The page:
A comparison with the United States, which is a fiscal and political union, may be useful here. In the United States, the federal government pays for most public goods by collecting federal taxes and issuing large quantities of U.S. Treasury bonds, which are rolled over when they mature and are considered “safe assets.” The federal government is also responsible for bailing out banks when needed and insuring citizens’ deposits in financial institutions. If necessary, it can do so through extraordinary debt issues approved by Congress, as in 2008. In addition, each state has a small spending and revenue-raising capacity, but this is secondary to that of the federal government. This all means that markets know that U.S. taxpayers collectively back U.S. debt. And they also know that the Federal Reserve stands ready to buy U.S. debt, if necessary, as has been the case during Covid-19 and the global financial crisis, thereby providing greater assurances of long-term market liquidity. In the European Union, where there is economic integration but very limited political and fiscal union, it is not clear who the sovereign is. There is no European demos or ultimate European taxpayer. There is no European “safe asset,” and the European Central Bank is not entirely committed to act as a lender of last resort for individual member states (in part because buying the debt of different member states has distributional implications).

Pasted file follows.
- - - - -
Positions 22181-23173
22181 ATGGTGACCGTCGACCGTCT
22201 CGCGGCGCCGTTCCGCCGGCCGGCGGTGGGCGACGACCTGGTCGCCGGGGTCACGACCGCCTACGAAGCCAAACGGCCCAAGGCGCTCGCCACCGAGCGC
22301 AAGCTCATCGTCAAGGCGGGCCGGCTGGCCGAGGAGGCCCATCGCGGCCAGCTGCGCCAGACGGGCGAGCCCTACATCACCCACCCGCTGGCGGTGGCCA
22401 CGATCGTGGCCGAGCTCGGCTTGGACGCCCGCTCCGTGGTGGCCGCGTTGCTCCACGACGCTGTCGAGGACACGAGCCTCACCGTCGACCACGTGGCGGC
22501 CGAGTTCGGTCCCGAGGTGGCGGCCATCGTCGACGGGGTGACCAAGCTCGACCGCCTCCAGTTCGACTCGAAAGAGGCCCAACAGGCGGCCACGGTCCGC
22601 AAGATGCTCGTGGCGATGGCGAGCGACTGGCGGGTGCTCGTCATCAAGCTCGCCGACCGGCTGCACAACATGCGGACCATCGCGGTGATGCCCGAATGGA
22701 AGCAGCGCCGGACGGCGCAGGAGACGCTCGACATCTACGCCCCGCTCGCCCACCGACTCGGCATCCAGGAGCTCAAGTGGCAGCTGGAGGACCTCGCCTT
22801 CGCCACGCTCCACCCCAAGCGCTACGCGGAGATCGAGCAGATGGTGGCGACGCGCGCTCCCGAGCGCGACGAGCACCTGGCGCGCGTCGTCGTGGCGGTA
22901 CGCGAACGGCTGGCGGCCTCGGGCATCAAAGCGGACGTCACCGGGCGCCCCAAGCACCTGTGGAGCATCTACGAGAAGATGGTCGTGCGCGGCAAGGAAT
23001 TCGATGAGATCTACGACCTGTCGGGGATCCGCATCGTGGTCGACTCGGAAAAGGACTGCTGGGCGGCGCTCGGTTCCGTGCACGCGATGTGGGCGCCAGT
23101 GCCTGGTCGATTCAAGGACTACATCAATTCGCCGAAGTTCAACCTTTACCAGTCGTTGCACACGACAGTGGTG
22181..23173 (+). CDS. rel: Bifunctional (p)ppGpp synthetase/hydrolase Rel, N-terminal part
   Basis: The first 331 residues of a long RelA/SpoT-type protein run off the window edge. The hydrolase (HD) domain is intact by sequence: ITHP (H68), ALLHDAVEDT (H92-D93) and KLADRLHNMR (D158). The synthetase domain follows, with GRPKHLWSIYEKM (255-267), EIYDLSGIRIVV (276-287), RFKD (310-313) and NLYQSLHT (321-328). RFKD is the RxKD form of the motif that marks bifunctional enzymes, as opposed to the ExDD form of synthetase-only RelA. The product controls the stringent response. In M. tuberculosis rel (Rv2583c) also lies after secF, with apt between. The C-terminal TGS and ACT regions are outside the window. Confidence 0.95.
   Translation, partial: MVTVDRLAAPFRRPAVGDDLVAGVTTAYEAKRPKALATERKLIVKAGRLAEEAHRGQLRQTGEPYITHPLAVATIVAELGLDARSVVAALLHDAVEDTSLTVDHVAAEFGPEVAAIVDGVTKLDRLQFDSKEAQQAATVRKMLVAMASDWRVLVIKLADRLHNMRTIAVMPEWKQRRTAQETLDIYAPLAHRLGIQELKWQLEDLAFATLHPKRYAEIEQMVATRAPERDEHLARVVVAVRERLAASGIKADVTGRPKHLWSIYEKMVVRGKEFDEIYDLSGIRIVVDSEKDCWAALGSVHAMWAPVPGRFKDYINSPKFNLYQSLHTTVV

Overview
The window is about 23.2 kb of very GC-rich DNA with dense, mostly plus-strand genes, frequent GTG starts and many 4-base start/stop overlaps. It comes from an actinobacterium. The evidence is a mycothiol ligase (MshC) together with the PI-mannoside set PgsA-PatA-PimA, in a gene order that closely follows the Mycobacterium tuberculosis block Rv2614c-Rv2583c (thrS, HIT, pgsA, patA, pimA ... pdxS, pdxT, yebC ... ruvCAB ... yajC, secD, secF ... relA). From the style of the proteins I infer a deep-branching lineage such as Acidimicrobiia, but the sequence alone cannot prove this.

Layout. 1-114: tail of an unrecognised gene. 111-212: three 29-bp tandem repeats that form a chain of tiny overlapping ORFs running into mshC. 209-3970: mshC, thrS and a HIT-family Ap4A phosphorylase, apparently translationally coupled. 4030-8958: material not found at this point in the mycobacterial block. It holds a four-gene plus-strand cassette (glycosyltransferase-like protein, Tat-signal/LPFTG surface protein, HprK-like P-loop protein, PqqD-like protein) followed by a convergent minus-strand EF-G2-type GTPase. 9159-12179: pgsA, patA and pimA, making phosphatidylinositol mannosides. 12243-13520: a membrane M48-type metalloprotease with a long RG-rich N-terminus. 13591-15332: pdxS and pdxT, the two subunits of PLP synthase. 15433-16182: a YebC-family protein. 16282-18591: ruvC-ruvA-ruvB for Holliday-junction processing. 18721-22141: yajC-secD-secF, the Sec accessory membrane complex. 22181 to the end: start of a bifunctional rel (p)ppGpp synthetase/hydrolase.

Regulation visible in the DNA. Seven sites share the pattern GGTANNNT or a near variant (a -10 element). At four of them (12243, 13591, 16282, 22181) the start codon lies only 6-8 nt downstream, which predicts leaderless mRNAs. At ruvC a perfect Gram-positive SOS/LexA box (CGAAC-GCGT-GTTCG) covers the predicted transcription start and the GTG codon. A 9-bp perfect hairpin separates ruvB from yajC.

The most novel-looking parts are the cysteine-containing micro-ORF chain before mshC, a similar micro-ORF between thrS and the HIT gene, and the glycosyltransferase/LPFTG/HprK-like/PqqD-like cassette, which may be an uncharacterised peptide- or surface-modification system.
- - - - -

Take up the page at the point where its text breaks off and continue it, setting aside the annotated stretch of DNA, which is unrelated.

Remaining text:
Therefore, if the European Union wants to reduce its financing costs, it has to do two things. First, it should clarify how it will repay its debt (i.e., who is ultimately responsible for it). Second, it should increase the amount of debt issued and, above all, make it clear that there will be debt issues indefinitely, just like any sovereign debt issuer, thus creating a European safe asset with an appeal to the broader market. Total debt issued by the European Union will peak at less than €1 trillion at some point before 2027; in comparison, outstanding U.S. debt is over $33 trillion, and the outstanding debt of all EU countries is €13.8 trillion ($14.7 trillion. Investors will then incorporate these “Eurobonds” in a stable manner in their portfolios. Clarifying how the European Union will repay its debts is a political problem; increasing the amount of debt issued and the timeline for issuance is more technical.